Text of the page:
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From the College of Natural Sciences
David Doss to Retire from McDonald Observatory after 50 Years’ Service

David Doss to Retire from McDonald Observatory after 50 Years’ Service

David Doss is retiring from McDonald Observatory after half a century of making scientific research happen. As Assistant Manager for Observing Support, he has been there to make sure the telescopes and instruments are in tip-top shape and working as they should, so that astronomers can use them to study the universe.. "David's commitme...
Astronomers Disprove Planet Orbiting Nearby Barnard’s Star

Astronomers Disprove Planet Orbiting Nearby Barnard’s Star

Astronomers are announcing today that they have disproved a 2018-announced planet orbiting Barnard's Star, the second-closest star to our Sun. The findings, based on observations with the Habitable Zone Planet Finder (HPF) instrument on the 10-meter Hobby-Eberly Telescope at The University of Texas at Austin's McDonald Observatory, have been accepted for publication in The Astronomical Journal.

You Can Help Decode the Universe!

You Can Help Decode the Universe!

Would you like to help astronomers understand more about the universe? McDonald Observatory astronomers are trying to learn more about dark energy — the mysterious force causing the universe to expand faster and faster over time. And now there is a fun and easy way anyone can help with their research, using a smartphone or computer.

Exoplanet is Gobbling Up Gas and Dust as it Continues to Build Mass

Exoplanet is Gobbling Up Gas and Dust as it Continues to Build Mass

This illustration of the newly forming exoplanet PDS 70b shows how material may be falling onto the giant world as it builds up mass. Researchers got a unique look at radiation from extremely hot gas falling onto the planet with Hubble Space Telescope, allowing them to directly measure the planet’s mass growth rate for the first time. Credit: Y. Zhou/UT Austin/NASA, ESA, STScI and J. Olmsted
The Hubble Space Telescope has allowed astronomers from The University of Texas at Austin to get a rare look at a young, Jupiter-sized planet that is growing by feeding off material surrounding a young star 370 light-years from Earth.
Texas Astronomers Lead Major Projects in James Webb Space Telescope’s First Year

Texas Astronomers Lead Major Projects in James Webb Space Telescope’s First Year

NASA's James Webb Space Telescope

Astronomers at The University of Texas at Austin are set to lead some of the largest programs in the first year of NASA's James Webb Space Telescope (JWST), including the largest project overall. Set to launch this Halloween, the telescope will become operational by mid-2022. Altogether, UT astronomers received about 500 hours of telescope time in JWST's first year.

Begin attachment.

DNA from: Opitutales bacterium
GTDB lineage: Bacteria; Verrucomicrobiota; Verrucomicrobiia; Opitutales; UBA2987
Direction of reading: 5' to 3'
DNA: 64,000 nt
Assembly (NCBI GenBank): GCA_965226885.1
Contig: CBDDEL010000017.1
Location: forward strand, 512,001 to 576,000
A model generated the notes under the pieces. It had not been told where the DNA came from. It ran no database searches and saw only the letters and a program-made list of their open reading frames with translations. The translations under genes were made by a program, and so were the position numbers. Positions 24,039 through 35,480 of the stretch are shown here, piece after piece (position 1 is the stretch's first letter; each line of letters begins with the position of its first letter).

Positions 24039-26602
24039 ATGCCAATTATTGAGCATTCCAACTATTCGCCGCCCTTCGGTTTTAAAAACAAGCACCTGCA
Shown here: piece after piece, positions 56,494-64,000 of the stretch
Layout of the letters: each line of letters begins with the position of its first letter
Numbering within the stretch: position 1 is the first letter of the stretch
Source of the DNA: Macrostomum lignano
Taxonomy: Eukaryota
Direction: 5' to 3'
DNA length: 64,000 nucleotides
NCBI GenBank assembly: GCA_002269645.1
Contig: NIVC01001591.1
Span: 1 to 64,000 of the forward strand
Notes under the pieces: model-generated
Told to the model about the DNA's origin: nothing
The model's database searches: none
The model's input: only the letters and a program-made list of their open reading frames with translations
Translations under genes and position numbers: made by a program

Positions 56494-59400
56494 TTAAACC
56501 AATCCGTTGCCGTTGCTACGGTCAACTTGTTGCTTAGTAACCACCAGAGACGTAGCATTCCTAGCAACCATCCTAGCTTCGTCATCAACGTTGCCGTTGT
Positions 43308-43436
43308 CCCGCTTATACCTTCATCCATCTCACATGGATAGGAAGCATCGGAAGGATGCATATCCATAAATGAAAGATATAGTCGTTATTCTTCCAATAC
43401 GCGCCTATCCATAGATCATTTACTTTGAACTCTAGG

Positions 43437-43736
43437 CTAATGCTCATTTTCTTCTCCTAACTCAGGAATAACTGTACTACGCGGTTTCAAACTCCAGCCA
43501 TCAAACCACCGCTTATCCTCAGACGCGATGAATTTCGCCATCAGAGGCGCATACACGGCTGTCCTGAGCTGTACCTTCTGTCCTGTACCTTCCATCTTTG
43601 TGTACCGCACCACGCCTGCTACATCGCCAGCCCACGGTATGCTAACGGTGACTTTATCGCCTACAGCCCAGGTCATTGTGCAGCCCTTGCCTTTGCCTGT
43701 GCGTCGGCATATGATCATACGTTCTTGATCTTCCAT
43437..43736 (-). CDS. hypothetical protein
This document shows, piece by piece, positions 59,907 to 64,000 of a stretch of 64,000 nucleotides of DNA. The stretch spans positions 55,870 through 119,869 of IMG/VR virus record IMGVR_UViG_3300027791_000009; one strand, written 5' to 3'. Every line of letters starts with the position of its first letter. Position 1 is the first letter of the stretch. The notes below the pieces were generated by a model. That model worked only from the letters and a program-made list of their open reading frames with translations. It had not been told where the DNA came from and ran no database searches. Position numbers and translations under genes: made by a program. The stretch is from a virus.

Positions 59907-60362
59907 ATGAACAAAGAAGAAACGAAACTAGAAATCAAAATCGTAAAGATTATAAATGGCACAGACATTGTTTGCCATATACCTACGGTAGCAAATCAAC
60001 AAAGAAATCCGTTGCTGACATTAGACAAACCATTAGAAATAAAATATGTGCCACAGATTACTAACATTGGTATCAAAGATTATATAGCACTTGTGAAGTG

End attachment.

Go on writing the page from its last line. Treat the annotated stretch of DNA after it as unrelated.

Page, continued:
McDonald Observatory Honors Local Businesses, Organizations for Night-Sky-Friendly Lighting

McDonald Observatory Honors Local Businesses, Organizations for Night-Sky-Friendly Lighting

FORT DAVIS, Texas — Just in time for International Dark Skies Week (April 5-12), McDonald Observatory is announcing a new program to honor West Texas businesses and organizations for Night Skies Friendly Lighting practices. These practices keep light on the ground and out of the sky, helping to preserve the exceptional night skies for which far West Texas is famous.

Visualizing Science 2021: Finding the Art in College Research

Visualizing Science 2021: Finding the Art in College Research

The College of Natural Sciences again invited its faculty, staff and students to submit the best images from their research for our Visualizing Science competition. The images they delivered are the ones that spoke to their creators, offering both inspiration and information as they conducted their scholarly investigations during a challenging year.

Engineering Marvel: Sixth Mirror Cast for Giant Magellan Telescope

Engineering Marvel: Sixth Mirror Cast for Giant Magellan Telescope

Artist’s concept of the Giant Magellan Telescope in its enclosure at Las Campanas Observatory in the Chilean Andes. (Giant Magellan Telescope – GMTO Corp.)

The University of Texas at Austin and other partners of the Giant Magellan Telescope (GMT) announce the fabrication of the sixth of seven of the world's largest monolithic mirrors. These mirrors will allow astronomers to see farther into the universe with more detail than any other optical telescope before. The sixth 8.4-meter (27.5 feet) mirror — about two stories high when standing on edge — is being fabricated at The University of Arizona's Richard F. Caris Mirror Lab and will take nearly four years to complete.

A Virtual Science Festival as Big as Texas

A Virtual Science Festival as Big as Texas

The University of Texas at Austin is gearing up to welcome science enthusiasts everywhere to the Texas Science Festival. The virtual celebration features rapid-fire and deep-dive presentations by world-changing scientists, live hands-on demonstrations, explosive science, telescope viewings, opportunities to interact with experts from Texas' flagship public research institution and more.

HETDEX Project On Track to Probe Dark Energy

HETDEX Project On Track to Probe Dark Energy

Three years into its quest to reveal the nature of dark energy, the Hobby-Eberly Telescope Dark Energy Experiment (HETDEX) is on track to complete the largest map of the cosmos ever. The team will create a three-dimensional map of 2.5 million galaxies that will help astronomers understand how and why the expansion of the universe is speeding up ov...